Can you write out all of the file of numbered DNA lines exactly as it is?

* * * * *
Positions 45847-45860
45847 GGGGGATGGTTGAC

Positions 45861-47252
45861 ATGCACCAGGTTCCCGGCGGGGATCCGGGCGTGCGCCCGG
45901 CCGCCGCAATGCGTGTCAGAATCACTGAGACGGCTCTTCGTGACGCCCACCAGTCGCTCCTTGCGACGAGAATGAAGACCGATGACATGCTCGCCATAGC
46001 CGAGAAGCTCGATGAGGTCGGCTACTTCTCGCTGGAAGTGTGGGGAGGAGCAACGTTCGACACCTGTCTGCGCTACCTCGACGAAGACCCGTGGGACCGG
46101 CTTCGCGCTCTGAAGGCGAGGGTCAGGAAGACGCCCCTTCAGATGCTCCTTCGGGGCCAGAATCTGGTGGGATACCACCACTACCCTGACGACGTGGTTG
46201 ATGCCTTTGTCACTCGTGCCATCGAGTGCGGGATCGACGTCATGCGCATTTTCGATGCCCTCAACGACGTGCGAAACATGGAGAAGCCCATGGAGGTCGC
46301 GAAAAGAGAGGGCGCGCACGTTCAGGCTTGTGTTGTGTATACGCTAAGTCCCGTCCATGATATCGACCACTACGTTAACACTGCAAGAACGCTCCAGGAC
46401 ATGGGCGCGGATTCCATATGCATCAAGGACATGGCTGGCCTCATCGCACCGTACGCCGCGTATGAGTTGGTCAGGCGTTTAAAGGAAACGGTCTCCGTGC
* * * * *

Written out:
Positions 45847-45860
45847 GGGGGATGGTTGAC

Positions 45861-47252
45861 ATGCACCAGGTTCCCGGCGGGGATCCGGGCGTGCGCCCGG
45901 CCGCCGCAATGCGTGTCAGAATCACTGAGACGGCTCTTCGTGACGCCCACCAGTCGCTCCTTGCGACGAGAATGAAGACCGATGACATGCTCGCCATAGC
46001 CGAGAAGCTCGATGAGGTCGGCTACTTCTCGCTGGAAGTGTGGGGAGGAGCAACGTTCGACACCTGTCTGCGCTACCTCGACGAAGACCCGTGGGACCGG
46101 CTTCGCGCTCTGAAGGCGAGGGTCAGGAAGACGCCCCTTCAGATGCTCCTTCGGGGCCAGAATCTGGTGGGATACCACCACTACCCTGACGACGTGGTTG
46201 ATGCCTTTGTCACTCGTGCCATCGAGTGCGGGATCGACGTCATGCGCATTTTCGATGCCCTCAACGACGTGCGAAACATGGAGAAGCCCATGGAGGTCGC
46301 GAAAAGAGAGGGCGCGCACGTTCAGGCTTGTGTTGTGTATACGCTAAGTCCCGTCCATGATATCGACCACTACGTTAACACTGCAAGAACGCTCCAGGAC
46401 ATGGGCGCGGATTCCATATGCATCAAGGACATGGCTGGCCTCATCGCACCGTACGCCGCGTATGAGTTGGTCAGGCGTTTAAAGGAAACGGTCTCCGTGC